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Windows Server 2000/2003 Thread, ABSOLUTE DISASTER - File Server running with 40% CPU for interrupts in Technical; Christ I hate taking a holiday sometimes. First week off since Xmas, looking forward to an easy morning going over ...
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    sonofsanta's Avatar
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    ABSOLUTE DISASTER - File Server running with 40% CPU for interrupts

    Christ I hate taking a holiday sometimes.

    First week off since Xmas, looking forward to an easy morning going over e-mails and easing myself back in, and it turns out that at the end of the holiday, one of the file servers had a HDD go funny. Easy enough, it's in RAID 5, not a disaster.

    Except now, while it tries to rebuild it (I assume)*, it is absolutely gorging on CPU. Running Process Explorer shows around 35% on Interrupts, with no clue as to what is sending all the IRQs. Students (who have their profiles housed on this server) have basically got a 50/50 chance of getting on, and loading up IE (for example) takes around 5 minutes.

    Something is very wrong, and at the moment, I'm completely lost and a little bit scared. We have backups so worst case scenario, I have to stay behind tonight and re-install Server 2k3, but I'd really rather not.

    This is a HP Proliant G5, the other HP's are using a Smart Array E200i Controller on System Board and are rebuilding fine (swapped a HDD out from a less vital server, so I can see that one rebuilding fine. With the faulty hard drive, oddly...)

    Any clues at all? Any way of telling where the IRQs are coming from? Anyone had this before? Right now I'm grateful for any advice at all, just ask me questions and I'll give you what answers I can. As U2 could have sung, monday bloody monday... *sigh*

    *can't actually tell if it's rebuilding because server is running so slow, it won't load the HP diagnostic malarkey to tell me.

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    p858snake's Avatar
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    rebuild it outside of the operating system....

    In my limited knowledge of RAID i would be surpised if you can do it in the OS since data is being written and changed on the drives.

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    sonofsanta (9th June 2010)

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    sonofsanta's Avatar
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    Blimey - should've come here to moan quicker!

    Just writing this post has apparently dropped the interrupts down to about 5% CPU making the server actually usable. Although looking at the time, this could be because break is about to start so the server is being hammered a lot less...

    Still, would love to know where all the interrupts are coming from. Some days being the boss is just no fun.

    EDIT: obviously spoke too soon. Back up to 40-50% now -_-

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    sonofsanta's Avatar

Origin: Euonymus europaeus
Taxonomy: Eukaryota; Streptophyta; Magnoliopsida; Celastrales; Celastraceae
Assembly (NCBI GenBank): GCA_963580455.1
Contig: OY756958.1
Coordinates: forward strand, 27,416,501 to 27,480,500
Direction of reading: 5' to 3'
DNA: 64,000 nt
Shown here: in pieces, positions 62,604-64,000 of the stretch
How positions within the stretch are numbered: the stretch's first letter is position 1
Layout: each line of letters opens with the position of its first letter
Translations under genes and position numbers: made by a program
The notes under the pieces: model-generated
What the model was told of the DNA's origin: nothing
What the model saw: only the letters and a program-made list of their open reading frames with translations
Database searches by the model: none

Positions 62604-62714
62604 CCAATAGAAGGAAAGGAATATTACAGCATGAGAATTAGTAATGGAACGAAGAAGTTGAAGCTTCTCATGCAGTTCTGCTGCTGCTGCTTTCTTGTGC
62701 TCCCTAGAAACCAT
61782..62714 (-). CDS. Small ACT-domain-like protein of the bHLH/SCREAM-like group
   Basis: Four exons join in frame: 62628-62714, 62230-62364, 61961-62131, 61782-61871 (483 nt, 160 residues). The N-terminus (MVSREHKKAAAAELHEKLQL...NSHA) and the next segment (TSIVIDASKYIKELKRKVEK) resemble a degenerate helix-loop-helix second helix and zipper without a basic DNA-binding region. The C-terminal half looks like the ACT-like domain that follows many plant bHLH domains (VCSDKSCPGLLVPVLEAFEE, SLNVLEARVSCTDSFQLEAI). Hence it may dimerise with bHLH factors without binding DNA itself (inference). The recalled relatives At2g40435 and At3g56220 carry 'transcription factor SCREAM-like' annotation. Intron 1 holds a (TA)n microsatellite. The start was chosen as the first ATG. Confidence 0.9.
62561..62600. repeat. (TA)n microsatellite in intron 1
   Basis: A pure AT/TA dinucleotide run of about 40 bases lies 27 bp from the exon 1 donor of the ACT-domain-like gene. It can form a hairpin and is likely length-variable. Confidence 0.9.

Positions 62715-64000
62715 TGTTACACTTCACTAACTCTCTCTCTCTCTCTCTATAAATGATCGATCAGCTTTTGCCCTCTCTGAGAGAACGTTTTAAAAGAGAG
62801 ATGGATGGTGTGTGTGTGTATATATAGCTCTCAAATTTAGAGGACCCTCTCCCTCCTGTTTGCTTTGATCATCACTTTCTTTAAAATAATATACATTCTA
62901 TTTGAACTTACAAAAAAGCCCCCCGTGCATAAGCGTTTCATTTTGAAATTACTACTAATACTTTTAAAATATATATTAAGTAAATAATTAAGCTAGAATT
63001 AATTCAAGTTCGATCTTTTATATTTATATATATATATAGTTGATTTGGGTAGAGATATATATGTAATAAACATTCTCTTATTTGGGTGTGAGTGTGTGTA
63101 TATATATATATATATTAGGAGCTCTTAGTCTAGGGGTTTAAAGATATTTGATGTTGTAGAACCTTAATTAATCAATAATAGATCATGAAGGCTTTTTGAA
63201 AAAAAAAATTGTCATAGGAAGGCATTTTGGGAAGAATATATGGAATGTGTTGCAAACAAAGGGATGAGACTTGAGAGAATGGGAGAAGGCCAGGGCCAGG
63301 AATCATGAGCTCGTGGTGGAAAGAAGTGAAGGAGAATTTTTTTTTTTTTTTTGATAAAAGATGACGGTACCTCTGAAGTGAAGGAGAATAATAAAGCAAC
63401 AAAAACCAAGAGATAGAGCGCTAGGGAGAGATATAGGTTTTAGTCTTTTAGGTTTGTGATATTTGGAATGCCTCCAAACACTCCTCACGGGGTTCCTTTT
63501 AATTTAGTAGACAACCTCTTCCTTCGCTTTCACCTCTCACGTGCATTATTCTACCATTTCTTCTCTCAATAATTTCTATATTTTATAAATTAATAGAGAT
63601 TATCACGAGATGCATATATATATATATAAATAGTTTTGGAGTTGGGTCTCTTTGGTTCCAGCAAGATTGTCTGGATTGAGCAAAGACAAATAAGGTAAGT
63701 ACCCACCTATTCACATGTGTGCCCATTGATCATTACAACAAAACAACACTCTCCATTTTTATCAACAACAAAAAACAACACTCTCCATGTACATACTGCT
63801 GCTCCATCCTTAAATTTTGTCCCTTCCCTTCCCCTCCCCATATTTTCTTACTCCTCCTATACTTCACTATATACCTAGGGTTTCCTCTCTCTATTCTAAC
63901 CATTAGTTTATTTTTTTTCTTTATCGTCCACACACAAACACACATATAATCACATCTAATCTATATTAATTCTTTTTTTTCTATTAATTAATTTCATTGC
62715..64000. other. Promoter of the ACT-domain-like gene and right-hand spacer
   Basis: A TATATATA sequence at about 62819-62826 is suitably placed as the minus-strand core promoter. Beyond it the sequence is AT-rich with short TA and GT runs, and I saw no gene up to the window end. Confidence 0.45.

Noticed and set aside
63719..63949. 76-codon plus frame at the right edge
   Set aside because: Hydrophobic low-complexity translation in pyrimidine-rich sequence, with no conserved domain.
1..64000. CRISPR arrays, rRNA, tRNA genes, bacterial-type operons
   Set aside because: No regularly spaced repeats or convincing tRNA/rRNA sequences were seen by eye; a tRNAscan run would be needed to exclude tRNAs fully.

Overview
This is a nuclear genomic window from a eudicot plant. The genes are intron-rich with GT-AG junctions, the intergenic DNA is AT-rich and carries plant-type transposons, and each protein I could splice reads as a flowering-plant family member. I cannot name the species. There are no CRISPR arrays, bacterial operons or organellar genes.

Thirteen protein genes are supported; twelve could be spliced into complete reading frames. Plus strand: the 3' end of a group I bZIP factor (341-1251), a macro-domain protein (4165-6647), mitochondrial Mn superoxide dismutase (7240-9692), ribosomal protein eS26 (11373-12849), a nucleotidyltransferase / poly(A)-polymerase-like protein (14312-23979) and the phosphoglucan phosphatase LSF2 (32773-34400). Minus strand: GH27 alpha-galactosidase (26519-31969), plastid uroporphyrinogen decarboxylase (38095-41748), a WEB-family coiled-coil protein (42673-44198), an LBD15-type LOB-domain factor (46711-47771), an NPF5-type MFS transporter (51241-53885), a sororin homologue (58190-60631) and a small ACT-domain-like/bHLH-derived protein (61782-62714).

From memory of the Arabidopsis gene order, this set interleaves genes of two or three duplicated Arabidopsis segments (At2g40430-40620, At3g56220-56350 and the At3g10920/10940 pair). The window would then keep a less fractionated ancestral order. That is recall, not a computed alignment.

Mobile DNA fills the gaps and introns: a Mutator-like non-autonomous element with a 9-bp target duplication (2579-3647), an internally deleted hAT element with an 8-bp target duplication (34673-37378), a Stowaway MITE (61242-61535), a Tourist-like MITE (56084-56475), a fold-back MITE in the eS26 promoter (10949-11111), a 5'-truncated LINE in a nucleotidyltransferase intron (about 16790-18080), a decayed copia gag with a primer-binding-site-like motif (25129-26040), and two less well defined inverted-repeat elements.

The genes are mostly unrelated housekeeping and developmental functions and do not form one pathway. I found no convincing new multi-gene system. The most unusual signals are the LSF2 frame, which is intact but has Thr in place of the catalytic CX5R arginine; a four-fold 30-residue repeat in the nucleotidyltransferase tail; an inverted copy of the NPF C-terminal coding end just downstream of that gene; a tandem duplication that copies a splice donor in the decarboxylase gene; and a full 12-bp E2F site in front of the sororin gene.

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    Quote Originally Posted by p858snake View Post
    rebuild it outside of the operating system....

    In my limited knowledge of RAID i would be surpised if you can do it in the OS since data is being written and changed on the drives.
    Would love to try but as it stands, 50% of students getting logged on is still better than the 0% if it's offline. May try this over lunch still, they can live without flash games for one day.

    Fun stats: on my BDC which is also rebuilding: 6 reads/sec, 8 writes/sec. On the file server with problems, 35 reads/sec and 349 writes/sec. So yes - OS rebuild is not ideal

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    That RAID 5 array is using a lot of CPU time because of all the calculations for the Parity data. RAID 5 can hit the CPU a fair bit with a lot of sustained I/O writes and a rebuild will even more so. Unfortunatly, this kind of performance hit is unavoidable while rebuilding the array. Like has been suggested, and offline rebuild is the only other option but perhaps the greater of two evils if you need your server online...
    The only way to truely minimise the overhead from a RAID5 is to spend lots of money on a card with full hardware processing of the parity data. Most, if not all integrated RAID controllers will tax the CPU for this duty.
    Last edited by CtrlAltDel; 7th June 2010 at 12:03 PM.

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    sonofsanta (9th June 2010)

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    sonofsanta's Avatar
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    After much fruitless and painful mucking about, I've just unplugged the network cable over lunch and the interrupts have plummeted. So I shall leave it churning away for now (as no-one could log on anyway, so no loss) and hopefully, once it's rebuilt, it will all be happy again.

    Incidentally, to any passing mods who may read this - as I was posting all of this on a server with the hardened security etc. - when the tabbed forums won't load because JS is disabled, the message recommends switching to a no-tabs layout. Unfortunately the dropdown used to change layout relies on an onChange JavaScript event to do anything. Which won't tend to work when JS is disabled may just need a submit button adding for the form inside a noscript tag down there.